Shackle, C. Umrāʻo Jān Adā a glossary (v. 1)

([London :  SOAS,  1970?])



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(121-2)        Next morning Umrao wakes up to learn she has visitors

from Lucknow*  As she guesses, they are none other than
Gauhar Mirza and Husaini, who have tracked her down at
last*  Umrao hurriedly breaks up her establishment in
Kanpur, and they are back in Lucknov; next day (verse)*


(l^'3-4)        Life during the Mutiny, v;hen Umrao is attached to an
officer called C^utb-uddin*  She has maintained her
connexion with the Court, and is invited to sing at Birjis
Qadr's investiture,

(124)                                 Interlude: Pusva asks her if she remembers more verses

of the poem she composed for the occasion, then tests
her memory of dates of the time.

(124)                          Umrao tells of the chaotic flight of the rebels to Bondi,

and her cubseouent flight to Faizabad,

(124-6)                             Interlude:  Husva asks about Bondi, then changes the

subject to the money given Umrao by F'^iz Ali,  She tells
him hov; she gave it to a neighbour, and was surprised to
find it safe on her ret.urn after the Mutiny,   It turns
out that Gauhar Mirza got his hands on it, since when he's
ceased to bother about Urrirao,  Rusva criticizes him, but
Umroo is philosophical '.ibout the money and the
faithlessness a courtesan must expect to encounter.  She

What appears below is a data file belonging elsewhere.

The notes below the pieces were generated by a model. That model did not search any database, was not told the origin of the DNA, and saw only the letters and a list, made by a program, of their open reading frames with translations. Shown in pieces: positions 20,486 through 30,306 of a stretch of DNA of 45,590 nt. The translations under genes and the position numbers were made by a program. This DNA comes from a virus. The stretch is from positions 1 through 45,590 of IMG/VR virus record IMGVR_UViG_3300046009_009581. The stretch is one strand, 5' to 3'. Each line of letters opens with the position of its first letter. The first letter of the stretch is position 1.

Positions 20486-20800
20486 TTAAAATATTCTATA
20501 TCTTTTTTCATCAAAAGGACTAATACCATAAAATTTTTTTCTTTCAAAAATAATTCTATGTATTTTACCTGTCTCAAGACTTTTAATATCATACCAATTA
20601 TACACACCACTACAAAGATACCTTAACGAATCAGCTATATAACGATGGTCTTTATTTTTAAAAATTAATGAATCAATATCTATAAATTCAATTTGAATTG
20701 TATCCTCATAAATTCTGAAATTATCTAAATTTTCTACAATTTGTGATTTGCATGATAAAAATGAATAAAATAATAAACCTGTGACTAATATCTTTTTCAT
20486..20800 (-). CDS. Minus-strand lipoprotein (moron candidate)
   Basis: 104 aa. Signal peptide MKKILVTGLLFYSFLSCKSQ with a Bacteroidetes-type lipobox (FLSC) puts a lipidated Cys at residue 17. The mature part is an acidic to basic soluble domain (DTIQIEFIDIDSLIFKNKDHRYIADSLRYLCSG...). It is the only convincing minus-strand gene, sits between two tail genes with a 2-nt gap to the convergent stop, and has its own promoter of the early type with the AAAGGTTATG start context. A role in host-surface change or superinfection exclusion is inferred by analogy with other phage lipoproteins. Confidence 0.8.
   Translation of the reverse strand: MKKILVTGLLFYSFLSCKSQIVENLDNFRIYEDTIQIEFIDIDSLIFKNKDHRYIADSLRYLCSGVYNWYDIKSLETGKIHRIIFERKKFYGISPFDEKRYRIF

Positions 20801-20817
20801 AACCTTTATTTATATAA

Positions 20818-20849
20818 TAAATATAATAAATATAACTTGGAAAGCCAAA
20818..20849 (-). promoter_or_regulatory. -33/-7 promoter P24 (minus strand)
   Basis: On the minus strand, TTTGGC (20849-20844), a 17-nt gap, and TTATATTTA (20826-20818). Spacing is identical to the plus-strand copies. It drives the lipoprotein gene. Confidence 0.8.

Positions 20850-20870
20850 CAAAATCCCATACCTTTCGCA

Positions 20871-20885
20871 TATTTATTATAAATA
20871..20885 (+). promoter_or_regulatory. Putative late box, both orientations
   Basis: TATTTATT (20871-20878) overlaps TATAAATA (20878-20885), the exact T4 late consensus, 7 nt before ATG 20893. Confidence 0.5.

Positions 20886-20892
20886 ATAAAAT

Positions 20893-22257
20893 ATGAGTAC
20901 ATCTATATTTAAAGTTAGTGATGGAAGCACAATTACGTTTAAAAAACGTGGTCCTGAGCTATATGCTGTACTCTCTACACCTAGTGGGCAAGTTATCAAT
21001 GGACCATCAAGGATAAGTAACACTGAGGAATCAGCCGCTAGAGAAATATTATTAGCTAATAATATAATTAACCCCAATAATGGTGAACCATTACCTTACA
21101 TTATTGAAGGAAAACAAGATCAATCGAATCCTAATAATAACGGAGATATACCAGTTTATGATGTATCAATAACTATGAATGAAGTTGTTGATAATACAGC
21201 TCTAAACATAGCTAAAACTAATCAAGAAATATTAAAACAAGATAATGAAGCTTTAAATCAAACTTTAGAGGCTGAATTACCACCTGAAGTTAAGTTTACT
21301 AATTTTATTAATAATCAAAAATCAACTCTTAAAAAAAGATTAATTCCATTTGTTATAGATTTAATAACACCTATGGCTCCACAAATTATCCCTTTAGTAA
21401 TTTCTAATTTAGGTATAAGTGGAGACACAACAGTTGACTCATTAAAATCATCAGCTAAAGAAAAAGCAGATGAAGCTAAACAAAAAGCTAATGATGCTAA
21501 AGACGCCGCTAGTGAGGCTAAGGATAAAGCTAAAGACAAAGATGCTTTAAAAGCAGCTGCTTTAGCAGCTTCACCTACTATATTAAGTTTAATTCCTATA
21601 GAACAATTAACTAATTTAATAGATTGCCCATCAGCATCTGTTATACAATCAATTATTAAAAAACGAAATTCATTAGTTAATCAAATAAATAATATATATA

longs only to tear herself av/ay from Lucknow and go to
Kerbela again, to die.


(12'^~8)                      Briefly reciritulatinr; events at tiriC of flight to Bondi,

Umrao tells hov; she fled to Faiaabad, v/here she set up an
establishment, with some success.  She longs to see her
family, and also hankers after Lucknow, but can see no
irrnediate reason for returning there^ since she thinks her
money's prob'-bly lost, while Khanum may be dead,

(123)                          Umrao is visited one day by a meniber of the royal family

from v/hom she inquires about the royal tombs v;here her
father worked.  She is sorry to hear he is dead, but learns
her brother has taken his place,

(129-3C)        later iJmrao foes to sing at a v/edding party, being held out
of doors in vaguely fam.iliar surroundings.  After the
performance a woman asks her to come with her, and takes her
to a poor home, v;hich belongs to Umrao's mother - they spend
the night talking together.
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